Lesser known “B” titles need love to so when I see the names Cameron Mitchell and Allison Hayes starring in a low budget effort from Edward L. Cahn, I’ve just got to check it out and hope for the best. In the end it’s not overly memorable but it does offer a short 67 minutes of escapist fare with plenty of plot holes and continuity gaffs. But then I don’t know many classic film fans of the male species who wouldn’t have wanted to switch places with Mitchell on set in order to have a couple of love scenes with the stunning Miss Hayes.

I’ve no idea to the time line of Castro’s sieging control of Cuba but as of this film’s production he was already in command as that’s made clear when Mitchell arrives in Havana looking for a friend apparently gone missing during the country’s political upheaval. Mitchell narrates the opening stanza to set up the drama that is too follow. Passing through customs he’s pulled aside by security and as he’s just witnessed a man shot down attempting to flee he’s most agreeable to follow instructions.

Mitchell will soon find himself in front of a local police inspector played by Michael Granger. The Inspector wants to know if Mitchell can add anything to his search for the missing American and suggests the pair go to further question the man’s wife. BANG! In classic Noir fashion it turns out Mitchell had no idea that his old pal Hank was even married let alone to his one time flame, the sexy Allison Hayes who is about to don the first of her many outfits in the film’s brief running time.

Nothing much comes of the meeting and Mitchell is left on his own to trace the whereabouts of Hank. With a plot shoehorned into just 67 minutes, Mitchell, makes fast work of learning that Hayes and Hank were on the outs and she’s now swinging on the arm of the very wealthy Eduardo Noriega. Born in Mexico, Noriega, freely moved from Mexican productions to Hollywood efforts over a career that lasted from 1941 through to 2005.

Not only will he accuse his one time lover of following the money but he’s manhandled by a pair of thugs who tell him he’s too leave on the next plane out of Havana. It’s at this point I really began to notice the continuity girl/guy was either taking a break or the producers just didn’t give a damn. The thugs leave Mitchell face down in a pool of water along the docks. His suit looking rather soggy or shall I say soaked. Not to worry cause in the next scene after coming to his senses and following a lead that I’m not sure how he scored, he’s looking as if he’s ready for the cover of GQ.

Skipping ahead he’ll find himself in a cellar and unbeknownst to me was carrying a gun as well because he ends up exchanging gunfire with the same goons who left him face down in that pool of water that never stuck to his suit. O.K. so I’m having a little fun here at Cam’s expense but let’s bring Miss Hayes back into the picture in a skin tight leotard for the male members of the audience who paid there two bits at the gate. “Sleep tight, baby.” Says Mitchell at their next meeting as they continue to verbally spar before realizing each still carries a torch for the other.

Just as things continue to go nowhere Hank’s body turns up. The problem is it’s charred beyond recognition. This can only mean one thing to those enlisted in “film watcher’s clubs” the world over. If you said that old Hank isn’t really dead then you’d be correct. Turns out Hank is about to re-enter Hayes’ life as played by Logan Field. He’s on the run from revolutionaries and is about to blow the lid off a coup being attempted by nationalists looking to overthrow Castro.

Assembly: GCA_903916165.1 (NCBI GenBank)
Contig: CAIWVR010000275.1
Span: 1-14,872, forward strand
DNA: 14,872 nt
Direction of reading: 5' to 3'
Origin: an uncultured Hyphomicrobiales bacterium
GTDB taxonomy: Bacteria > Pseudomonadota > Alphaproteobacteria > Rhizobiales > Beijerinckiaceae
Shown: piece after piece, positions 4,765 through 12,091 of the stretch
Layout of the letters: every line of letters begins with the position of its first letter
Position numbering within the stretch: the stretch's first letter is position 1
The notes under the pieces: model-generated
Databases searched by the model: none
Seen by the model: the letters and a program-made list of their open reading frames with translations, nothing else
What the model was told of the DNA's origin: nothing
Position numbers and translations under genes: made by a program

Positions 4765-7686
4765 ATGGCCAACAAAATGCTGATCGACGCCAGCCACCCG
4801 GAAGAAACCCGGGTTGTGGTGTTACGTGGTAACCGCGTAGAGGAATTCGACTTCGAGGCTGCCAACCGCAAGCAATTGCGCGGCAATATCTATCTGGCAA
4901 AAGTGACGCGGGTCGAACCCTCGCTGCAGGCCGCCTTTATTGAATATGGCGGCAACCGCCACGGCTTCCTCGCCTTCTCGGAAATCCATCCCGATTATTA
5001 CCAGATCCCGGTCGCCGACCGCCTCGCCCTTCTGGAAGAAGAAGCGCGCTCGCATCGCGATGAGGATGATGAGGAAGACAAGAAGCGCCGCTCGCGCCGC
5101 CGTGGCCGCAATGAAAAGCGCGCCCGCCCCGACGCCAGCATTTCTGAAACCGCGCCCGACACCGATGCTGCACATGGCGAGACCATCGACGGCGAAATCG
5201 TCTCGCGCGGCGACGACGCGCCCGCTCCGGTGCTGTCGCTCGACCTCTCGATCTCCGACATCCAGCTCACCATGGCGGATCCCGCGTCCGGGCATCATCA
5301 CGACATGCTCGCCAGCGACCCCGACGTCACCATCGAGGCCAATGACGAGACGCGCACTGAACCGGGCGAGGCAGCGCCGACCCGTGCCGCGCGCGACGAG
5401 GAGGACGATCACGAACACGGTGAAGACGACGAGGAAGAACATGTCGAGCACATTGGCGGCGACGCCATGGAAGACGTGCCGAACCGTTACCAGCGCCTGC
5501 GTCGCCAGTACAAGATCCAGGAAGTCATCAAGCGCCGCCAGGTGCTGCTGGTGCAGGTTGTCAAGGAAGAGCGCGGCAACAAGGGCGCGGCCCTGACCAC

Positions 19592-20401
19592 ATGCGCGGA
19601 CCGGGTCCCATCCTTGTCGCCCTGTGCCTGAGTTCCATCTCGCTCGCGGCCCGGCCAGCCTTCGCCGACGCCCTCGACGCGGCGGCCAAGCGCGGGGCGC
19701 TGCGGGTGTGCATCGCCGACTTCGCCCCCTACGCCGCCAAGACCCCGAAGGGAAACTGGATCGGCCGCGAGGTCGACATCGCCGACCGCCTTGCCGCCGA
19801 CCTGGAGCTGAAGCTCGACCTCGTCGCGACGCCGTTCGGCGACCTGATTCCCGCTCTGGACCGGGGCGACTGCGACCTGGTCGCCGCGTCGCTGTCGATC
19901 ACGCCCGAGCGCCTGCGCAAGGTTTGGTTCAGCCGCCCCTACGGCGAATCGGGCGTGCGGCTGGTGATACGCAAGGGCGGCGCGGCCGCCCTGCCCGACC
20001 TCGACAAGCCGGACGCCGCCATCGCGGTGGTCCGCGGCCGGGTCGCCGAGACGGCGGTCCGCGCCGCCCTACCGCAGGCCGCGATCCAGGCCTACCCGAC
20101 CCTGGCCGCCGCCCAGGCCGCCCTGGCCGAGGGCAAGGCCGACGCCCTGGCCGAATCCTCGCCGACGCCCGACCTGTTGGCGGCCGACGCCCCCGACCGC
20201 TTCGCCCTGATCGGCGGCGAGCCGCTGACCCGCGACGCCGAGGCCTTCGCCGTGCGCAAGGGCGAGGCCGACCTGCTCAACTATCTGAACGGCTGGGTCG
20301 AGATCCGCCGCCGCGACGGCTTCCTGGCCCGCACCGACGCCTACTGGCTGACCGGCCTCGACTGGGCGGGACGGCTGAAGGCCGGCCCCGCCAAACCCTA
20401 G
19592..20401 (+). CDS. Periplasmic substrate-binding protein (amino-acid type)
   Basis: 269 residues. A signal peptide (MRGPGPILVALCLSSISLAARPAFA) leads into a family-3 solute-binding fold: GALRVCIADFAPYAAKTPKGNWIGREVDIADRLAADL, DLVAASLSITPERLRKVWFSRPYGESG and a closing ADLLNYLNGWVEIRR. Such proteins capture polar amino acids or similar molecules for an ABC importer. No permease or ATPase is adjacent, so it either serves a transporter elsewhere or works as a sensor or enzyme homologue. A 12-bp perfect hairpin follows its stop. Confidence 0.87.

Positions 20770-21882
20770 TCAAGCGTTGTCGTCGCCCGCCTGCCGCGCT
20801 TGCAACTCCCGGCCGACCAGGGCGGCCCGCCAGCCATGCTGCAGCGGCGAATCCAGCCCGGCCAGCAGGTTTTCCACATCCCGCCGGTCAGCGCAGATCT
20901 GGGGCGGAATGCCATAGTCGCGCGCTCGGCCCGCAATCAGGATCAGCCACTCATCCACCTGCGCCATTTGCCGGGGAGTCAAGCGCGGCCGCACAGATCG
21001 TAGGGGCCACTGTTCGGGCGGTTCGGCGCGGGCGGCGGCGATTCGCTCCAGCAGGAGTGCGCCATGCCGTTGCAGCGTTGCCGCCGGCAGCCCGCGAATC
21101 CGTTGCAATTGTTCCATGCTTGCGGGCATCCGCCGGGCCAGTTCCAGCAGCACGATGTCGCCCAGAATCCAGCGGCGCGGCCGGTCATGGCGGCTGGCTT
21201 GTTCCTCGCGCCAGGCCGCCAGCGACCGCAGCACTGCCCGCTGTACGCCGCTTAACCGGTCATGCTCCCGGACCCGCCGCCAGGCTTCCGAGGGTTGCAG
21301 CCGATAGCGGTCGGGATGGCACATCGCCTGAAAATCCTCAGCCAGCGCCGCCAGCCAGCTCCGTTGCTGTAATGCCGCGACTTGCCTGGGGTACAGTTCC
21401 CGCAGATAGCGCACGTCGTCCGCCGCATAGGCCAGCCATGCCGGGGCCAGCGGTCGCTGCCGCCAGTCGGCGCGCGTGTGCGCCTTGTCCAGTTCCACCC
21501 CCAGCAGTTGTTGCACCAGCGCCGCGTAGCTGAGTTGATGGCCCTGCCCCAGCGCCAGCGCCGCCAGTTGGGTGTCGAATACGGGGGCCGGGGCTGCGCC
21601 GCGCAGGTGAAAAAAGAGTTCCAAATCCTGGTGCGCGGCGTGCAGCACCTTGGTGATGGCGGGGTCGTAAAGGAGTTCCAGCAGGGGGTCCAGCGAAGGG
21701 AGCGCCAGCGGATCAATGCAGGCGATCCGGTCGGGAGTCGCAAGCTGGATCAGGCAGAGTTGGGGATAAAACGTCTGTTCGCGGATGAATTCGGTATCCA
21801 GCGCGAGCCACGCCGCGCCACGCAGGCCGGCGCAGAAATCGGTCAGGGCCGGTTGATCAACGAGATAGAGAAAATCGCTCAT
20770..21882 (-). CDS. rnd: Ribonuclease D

Again not being an expert on the history of Cuba and just who the good guys are, I have to assume that this film is casting the revolutionaries as the villains and Castro’s regime as the good?

So in essence the race is on to prevent the gun runners and goons that roughed up Cam from launching an airstrike on Havana. But just how is our leading man going to get the girl with her hubby back in the picture and her wealthy escort still heavily mired into the plot? Don’t worry yourself with these minor details in screenwriter Robert E. Kent’s storyline. Considering Kent wrote everything from Charlie Chan in Reno to Dick Tracy Meets Gruesome and The Siren of Bagdad, I’m sure he’ll figure it out.

If I may make one suggestion, be sure to watch a handgun move around or even disappear from the screen and then suddenly reappear on a dock as Mitchell slugs it out with (I’m not telling) in the film’s climatic battle. I’m not one to usually notice these slights in logic but in this case it was all too obvious and led me to the rewind button to ensure I wasn’t seeing or perhaps I should say “not” seeing things.

Despite making some fun of the film it’s an easy watch and one I’d rather sit on again then to be put through a good many “A” budget titles of the period and I’m sure I’m not alone in that statement as we look back to “B” flicks that played the lower half of double bills versus the top line productions with stars to match in some cases.

Again my interest in seeing this one was strictly due to the two leads. Miss Hayes has long been a cult favorite thanks to Attack of the 50 Foot Woman and a number of other low budget efforts like The Disembodied. As for Mitchell, I’ve always been a fan going back as far as what is probably my earliest memory of the actor, Garden of Evil, that saw him opposite Gary Cooper, Richard Widmark and Susan Hayward in a first rate western. While his career often turned to lower budgets and schlocky efforts towards the end that never blurred my judgement on the Pennsylvania born actor. Bottom line is I’ll always give a movie a shot that he starred or appeared in. Good or bad.

For the record I caught up to this title thanks to an airing on TCM.